This integration has been achieved in many high-income countries, said Jane Fisher, professor of global health at Monash University. “There is public recognition, but substantial investment was needed in public education, health care, vocational education and building interim services,” he said.
But it will take time to get there in low- and middle-income settings.
Another important solution proposed was the need to adapt the standard tool used worldwide for the analysis of mental health problems in the perinatal period, the Edinburgh Postnatal Depression Scale, created more than 30 years ago. year. The WHO says the scale should be used as a starting point rather than a means of diagnosis, and roundtable experts agreed, but said a universal test like this doesn’t work well in the practice.
“There is a great need for tools to be developed outside of the specific country context, using local idioms,” Honikman explained. She described the Edinburgh Scale as too long and complicated to be used by busy midwives who see thousands of women and think the languages used are inappropriate for the communities her team works with. As a result, they created their own shorter tracker in three local languages.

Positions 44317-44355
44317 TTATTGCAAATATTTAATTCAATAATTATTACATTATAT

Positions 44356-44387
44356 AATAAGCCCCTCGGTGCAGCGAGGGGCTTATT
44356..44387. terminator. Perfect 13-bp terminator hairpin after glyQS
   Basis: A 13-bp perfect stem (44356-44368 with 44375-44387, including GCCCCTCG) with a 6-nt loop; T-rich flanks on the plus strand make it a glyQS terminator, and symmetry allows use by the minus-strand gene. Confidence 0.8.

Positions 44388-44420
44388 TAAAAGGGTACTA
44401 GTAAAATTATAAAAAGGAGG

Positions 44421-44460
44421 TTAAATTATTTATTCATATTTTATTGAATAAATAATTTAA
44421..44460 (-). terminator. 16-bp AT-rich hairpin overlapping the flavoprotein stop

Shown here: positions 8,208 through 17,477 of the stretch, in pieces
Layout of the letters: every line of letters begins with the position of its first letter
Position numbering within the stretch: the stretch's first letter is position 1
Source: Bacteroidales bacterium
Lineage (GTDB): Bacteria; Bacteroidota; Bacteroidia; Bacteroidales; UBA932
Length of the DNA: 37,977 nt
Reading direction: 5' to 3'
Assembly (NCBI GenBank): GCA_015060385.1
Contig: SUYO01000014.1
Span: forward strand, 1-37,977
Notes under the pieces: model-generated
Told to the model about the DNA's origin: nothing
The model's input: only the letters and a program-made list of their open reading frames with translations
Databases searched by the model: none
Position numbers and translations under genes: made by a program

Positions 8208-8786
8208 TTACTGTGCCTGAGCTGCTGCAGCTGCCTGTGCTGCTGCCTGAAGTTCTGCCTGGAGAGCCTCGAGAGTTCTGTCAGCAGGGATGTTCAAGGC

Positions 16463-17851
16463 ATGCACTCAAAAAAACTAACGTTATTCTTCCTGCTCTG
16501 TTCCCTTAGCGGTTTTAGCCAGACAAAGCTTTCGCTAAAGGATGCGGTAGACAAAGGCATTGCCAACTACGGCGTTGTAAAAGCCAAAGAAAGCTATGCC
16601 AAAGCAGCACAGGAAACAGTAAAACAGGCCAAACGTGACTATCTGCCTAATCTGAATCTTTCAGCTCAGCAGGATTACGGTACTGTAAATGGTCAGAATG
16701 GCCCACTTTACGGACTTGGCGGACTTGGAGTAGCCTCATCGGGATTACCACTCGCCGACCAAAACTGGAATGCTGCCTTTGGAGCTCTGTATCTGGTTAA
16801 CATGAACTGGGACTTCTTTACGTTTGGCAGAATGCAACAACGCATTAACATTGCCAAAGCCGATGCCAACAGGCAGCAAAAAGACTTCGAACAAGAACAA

In terms of other solutions, others spoke of the need for greater mental health awareness and literacy among the public, policy makers and health care providers to have real impact and ultimately account, more funding and support.
Missed opportunities for prevention
A final point raised by Chandra and others was the possibility of prevention. If risk factors for maternal mental disorders are addressed by health systems early on, they may be able to prevent the onset of disorders. These risk factors include poverty, domestic violence and childhood trauma, and are likely to be higher in countries with lower gender equity index, such as India, a explained Chandra.
It is estimated that women who experience domestic violence during pregnancy are three times more likely to develop postpartum depression and studies show that the condition is two to four times more likely to occur in women living in poverty. .
“If you reduce domestic violence and reduce poverty in families, you can accomplish much more in terms of reducing mental health problems than a million psychiatrists will ever achieve,” said Alain Grégoire, co-founder of Global Maternal Mental Health Alliance.
Over the course of an hour and a half, the various experts spoke passionately about the needs of new mothers and expressed their frustration that more is not being done to address maternal mental health, given what is known. already about its prevalence and the necessary, often simple, steps that are needed to reduce it.
In conclusion, Schwartz reiterated a call that had been made earlier in the debate; simply pointing the finger at leaders who cared about the welfare of the children but perhaps saw the welfare of the mother as a lesser priority: “Caring for the mother and caring for the mental health of the mother [é] the best way to take care of your baby”.